Article originally appeared in the Times Colonist. Photo of Mike Gilmour by Daily News photographer Aaron Hinks

Photo by Aaron Hinks

Photo by Aaron Hinks

Cara McKenna/Nanaimo Daily News

Members of a Nanaimo biking group claim they have had to drop and cover to avoid dozens of flying bullets while using a popular series of trails just outside city limits.

Lee Venables and Mike Gilmour — who have been frequenting the forest trails at the end of Doumont Road for years — said they feared for their lives as bullets zoomed above their heads during a walk last Thursday.

The Nanaimo Mountain Bike Club plans to take the issue up with Vancouver Island University, which is leasing the land from TimberWest for its biosolids project and has full control of the area.

Gilmour said the area is popular with bikers because it is a way to access remote trails on the side of Mount Benson. He thought he was doing well at avoiding shots as he heard them from afar — until they were flying at his head.

“We were yelling, we were screaming, branches were falling down on us,” he said.

“For a minute there it felt like they were aiming right at us because the bullets were so close to us. There was more than one gun being shot. It was pretty constant.”

On a Nanaimo Mountain Bike Club Facebook page, many others recount experiences about gunshots in the area.

But Nanaimo RCMP Sgt. Sheryl Armstrong said an officer responded to Gilmour’s 911 complaint on Thursday, and let the people go after a search because they weren’t doing anything illegal.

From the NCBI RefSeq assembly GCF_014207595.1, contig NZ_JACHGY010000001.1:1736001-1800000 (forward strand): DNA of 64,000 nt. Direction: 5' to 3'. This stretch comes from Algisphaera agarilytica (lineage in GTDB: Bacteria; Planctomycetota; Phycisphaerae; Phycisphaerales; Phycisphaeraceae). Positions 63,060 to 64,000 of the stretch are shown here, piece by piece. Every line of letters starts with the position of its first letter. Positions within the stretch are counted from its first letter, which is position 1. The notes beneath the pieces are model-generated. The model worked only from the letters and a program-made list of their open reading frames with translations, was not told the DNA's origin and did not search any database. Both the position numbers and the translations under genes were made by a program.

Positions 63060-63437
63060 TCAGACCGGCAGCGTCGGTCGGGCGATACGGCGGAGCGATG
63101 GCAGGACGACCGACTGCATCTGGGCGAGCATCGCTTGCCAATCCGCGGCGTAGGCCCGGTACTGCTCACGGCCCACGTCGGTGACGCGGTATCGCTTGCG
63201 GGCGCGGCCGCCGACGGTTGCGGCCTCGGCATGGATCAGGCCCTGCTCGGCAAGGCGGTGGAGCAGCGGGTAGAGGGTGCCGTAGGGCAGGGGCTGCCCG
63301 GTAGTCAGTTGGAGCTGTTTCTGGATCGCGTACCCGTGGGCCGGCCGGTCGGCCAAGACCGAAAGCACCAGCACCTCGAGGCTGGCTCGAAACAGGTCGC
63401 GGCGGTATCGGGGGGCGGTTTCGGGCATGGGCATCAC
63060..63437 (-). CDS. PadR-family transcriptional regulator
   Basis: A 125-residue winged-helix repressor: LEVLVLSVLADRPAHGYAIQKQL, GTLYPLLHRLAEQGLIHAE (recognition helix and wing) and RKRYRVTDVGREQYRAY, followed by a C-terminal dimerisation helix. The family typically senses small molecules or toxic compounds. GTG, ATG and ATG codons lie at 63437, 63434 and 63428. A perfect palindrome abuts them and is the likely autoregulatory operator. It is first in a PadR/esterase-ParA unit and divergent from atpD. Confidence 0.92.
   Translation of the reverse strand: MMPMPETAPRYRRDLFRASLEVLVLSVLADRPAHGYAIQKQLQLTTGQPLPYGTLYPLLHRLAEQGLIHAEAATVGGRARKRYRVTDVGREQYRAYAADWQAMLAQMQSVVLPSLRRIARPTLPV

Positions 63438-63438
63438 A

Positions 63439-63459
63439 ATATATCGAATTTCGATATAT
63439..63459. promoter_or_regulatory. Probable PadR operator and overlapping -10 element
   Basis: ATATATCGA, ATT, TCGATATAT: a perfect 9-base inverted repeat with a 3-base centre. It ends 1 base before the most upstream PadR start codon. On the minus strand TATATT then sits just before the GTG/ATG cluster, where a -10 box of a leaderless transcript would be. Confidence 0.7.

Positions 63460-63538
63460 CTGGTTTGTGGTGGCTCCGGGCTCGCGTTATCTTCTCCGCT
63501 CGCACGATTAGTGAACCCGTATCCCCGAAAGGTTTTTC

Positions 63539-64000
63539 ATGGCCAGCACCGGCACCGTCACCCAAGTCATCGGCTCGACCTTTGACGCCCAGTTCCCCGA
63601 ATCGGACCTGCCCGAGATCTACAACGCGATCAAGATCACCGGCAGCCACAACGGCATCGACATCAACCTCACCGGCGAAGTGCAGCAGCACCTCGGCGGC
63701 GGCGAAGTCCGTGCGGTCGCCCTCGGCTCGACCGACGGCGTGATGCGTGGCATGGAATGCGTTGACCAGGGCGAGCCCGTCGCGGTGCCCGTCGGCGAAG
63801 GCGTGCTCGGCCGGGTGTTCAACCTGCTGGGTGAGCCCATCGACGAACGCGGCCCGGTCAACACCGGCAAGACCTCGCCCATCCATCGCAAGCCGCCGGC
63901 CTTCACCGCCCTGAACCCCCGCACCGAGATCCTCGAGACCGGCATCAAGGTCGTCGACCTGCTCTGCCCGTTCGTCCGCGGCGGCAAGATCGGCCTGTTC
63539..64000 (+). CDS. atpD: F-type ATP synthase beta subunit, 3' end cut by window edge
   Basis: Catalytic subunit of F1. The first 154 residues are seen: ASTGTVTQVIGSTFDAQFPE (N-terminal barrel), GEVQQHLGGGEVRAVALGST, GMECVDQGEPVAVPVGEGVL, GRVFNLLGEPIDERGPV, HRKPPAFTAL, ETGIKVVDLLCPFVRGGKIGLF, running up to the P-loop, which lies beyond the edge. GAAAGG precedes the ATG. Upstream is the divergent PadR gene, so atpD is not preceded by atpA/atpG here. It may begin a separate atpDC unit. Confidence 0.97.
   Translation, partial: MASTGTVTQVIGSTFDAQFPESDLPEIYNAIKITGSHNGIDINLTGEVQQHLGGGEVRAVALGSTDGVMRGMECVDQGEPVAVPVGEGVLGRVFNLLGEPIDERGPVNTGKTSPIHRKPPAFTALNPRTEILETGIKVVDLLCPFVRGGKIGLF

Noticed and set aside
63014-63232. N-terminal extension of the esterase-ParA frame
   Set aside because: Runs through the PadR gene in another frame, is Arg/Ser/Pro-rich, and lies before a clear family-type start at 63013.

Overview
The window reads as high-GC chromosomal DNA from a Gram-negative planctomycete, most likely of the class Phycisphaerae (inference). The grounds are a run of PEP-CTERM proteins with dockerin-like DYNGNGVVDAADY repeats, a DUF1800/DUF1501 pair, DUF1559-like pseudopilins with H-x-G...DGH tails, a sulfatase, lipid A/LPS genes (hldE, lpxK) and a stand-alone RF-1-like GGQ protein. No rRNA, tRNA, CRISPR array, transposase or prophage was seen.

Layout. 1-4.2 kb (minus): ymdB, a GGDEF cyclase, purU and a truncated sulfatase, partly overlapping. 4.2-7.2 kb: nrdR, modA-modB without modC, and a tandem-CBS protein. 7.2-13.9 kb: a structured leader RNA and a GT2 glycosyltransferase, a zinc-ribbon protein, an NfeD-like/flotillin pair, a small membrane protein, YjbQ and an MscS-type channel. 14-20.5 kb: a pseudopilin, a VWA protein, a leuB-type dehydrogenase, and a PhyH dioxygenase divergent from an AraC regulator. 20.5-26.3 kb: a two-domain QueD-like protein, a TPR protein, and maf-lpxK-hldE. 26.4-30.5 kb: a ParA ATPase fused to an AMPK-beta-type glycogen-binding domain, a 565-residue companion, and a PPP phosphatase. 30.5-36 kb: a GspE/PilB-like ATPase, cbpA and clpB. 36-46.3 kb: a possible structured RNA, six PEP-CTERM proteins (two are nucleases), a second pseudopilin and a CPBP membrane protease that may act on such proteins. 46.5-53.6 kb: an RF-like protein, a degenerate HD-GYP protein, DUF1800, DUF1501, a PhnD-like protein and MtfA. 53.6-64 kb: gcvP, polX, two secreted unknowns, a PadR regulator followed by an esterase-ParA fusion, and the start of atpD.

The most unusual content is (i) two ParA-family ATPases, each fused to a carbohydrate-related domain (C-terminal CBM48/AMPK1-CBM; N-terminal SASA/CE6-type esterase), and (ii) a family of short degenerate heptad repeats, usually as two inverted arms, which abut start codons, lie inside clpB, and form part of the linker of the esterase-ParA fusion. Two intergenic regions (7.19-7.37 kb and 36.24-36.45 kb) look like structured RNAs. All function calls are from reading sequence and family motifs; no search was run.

“[According to a report] they’re allowed to target shoot out there and they had the proper permits and everything,” she said. “As long as it’s in a permitted area.”

One trail in the area called “Fine China” is provincially approved and built on Crown land, but most of the trails are privately controlled by VIU.

On Thursday morning, open spaces adjoining the trails were littered with hundreds of 12-gauge bullet shells, various handgun and hunting rifle shells and empty boxes of .22 and 30/30 hiking rifle bullets, along with well shot targets posted on trees and empty alcohol bottles.

Venables said he calls the area “the wild wild west” because of how frequently guns are fired.

There is currently no signage indicating a shooting zone or gates blocking the area off to traffic.

Federal regulations on shooting clubs and shooting ranges state the operator of an approved shooting range must make sure the discharge of firearms does not endanger people’s safety, including signage.


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